A supporter of gun control measures holds a sign saying "not one more." (Elijah Todd-Walden BLCK Press)
The Minnesota House is considering two gun control measures that legislators are calling a first step to a safer Minnesota.
The measures are part of the House’s omnibus public safety bill. The first measure is a red-flag law that would allow friends and families to get a court order to remove firearms from a person for a year if they prove to be a threat to themselves or others. The second requires universal background checks on all firearm sales, even ones between individual gun owners.
The bills have enough support in the DFL-controlled House to pass, but with just a one-seat majority in the Senate, Democrats need every DFL senator in order to pass the bills. Republicans have signaled they are against both bills, and the Senate’s omnibus public safety bill does not include either provision, and has already been passed. Minnesota Governor Tim Walz has pushed the legislation at a rally in favor of the measures at the capitol Tuesday afternoon.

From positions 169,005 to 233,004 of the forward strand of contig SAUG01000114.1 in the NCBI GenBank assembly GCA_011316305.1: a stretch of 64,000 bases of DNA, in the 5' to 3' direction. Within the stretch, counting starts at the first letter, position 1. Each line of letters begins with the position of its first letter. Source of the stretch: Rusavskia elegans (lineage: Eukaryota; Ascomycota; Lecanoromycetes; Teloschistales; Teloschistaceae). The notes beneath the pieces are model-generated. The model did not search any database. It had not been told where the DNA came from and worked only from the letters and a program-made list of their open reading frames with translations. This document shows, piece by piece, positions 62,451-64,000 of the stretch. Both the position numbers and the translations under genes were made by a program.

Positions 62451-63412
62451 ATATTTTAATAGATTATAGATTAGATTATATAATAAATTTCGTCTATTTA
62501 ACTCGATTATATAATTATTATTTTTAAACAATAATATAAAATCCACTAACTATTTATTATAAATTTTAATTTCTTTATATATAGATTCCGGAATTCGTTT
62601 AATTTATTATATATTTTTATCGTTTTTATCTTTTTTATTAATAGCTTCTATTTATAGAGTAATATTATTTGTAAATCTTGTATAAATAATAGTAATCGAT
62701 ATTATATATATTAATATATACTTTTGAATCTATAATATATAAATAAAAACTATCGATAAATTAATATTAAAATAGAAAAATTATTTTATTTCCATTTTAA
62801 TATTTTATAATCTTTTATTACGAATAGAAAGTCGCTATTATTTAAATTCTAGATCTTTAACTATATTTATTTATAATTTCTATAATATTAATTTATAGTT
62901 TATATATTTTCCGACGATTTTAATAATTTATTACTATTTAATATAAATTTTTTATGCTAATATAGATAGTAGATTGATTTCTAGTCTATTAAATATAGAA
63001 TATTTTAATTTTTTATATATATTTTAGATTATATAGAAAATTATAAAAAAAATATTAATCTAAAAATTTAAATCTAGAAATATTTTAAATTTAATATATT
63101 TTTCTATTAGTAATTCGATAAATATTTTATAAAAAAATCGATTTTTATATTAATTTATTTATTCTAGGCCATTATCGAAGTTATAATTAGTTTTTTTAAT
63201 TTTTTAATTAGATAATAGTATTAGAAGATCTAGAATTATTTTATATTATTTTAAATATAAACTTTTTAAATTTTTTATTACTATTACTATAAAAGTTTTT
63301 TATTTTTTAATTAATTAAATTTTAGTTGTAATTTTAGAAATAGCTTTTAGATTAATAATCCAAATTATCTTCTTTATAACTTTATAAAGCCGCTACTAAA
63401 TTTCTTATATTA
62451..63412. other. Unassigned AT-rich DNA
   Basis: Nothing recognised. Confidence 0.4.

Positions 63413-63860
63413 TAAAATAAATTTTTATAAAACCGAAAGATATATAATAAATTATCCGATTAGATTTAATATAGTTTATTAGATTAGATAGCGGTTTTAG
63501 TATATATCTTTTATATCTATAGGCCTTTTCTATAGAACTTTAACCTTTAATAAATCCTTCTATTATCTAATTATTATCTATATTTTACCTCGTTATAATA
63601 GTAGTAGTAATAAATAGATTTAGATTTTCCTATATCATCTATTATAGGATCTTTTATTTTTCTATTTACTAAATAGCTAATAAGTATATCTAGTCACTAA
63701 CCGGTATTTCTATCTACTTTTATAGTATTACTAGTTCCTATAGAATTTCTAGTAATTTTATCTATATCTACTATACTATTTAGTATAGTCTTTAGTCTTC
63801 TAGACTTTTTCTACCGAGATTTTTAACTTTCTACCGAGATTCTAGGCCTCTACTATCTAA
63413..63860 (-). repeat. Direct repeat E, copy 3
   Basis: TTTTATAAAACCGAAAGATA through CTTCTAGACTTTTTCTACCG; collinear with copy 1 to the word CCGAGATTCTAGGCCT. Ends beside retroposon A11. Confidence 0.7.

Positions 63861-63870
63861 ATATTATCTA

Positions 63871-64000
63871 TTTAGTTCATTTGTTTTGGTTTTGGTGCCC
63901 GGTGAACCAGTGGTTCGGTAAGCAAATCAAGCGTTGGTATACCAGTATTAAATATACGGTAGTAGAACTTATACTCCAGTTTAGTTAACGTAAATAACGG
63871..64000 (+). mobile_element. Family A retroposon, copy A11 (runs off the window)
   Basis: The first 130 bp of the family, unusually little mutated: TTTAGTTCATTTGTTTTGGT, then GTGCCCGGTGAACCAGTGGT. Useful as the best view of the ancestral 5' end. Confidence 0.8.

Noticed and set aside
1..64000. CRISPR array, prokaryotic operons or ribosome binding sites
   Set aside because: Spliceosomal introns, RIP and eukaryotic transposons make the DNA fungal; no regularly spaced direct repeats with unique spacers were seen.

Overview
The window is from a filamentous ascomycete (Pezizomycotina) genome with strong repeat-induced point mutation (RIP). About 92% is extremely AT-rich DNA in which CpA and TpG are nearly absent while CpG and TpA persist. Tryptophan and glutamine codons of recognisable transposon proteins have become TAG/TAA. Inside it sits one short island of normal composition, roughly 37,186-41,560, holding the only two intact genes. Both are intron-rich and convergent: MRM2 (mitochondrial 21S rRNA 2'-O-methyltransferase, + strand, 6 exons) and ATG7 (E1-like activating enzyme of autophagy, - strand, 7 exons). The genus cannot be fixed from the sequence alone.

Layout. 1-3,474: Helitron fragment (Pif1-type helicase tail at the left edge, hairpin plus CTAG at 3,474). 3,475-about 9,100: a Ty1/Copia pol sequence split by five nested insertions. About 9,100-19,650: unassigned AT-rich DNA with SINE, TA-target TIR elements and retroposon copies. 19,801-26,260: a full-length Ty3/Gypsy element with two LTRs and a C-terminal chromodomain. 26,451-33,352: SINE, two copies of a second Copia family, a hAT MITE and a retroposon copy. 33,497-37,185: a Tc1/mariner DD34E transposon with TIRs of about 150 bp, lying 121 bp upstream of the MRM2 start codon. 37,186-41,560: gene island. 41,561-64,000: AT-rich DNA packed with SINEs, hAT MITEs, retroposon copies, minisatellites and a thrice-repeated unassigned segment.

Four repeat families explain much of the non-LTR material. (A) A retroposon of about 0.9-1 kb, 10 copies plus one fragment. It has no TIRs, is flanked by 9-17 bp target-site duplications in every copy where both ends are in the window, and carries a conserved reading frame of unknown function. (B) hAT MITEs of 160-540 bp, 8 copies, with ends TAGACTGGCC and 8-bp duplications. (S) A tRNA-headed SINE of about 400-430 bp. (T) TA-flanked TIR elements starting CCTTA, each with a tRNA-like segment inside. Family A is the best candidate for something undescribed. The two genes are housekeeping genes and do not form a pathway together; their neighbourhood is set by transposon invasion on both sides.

“Political capital isn’t something you bank away. Political capital is what you burn to improve lives,” Walz said. “That’s what is being asked of us.”
Well over 100 people crowded the capitol steps mere hours before the debate on the measures began, with state senators and representatives pledging to continue to fight to get what Walz described as “basic, floor-level, safety type of things for our children.”
Rep. Dave Pinto, the author of the criminal background check provision, said that he sees the effect of gun violence daily during his work as a prosecutor.
“I see every day the impact of guns on our communities, how the easy availability of guns in the hands of dangerous people makes us all less safe,” Pinto said.
The House tabled the discussion for the bill shortly before midnight on Tuesday after Republicans proposed over 30 amendments. The debate ended without a final vote.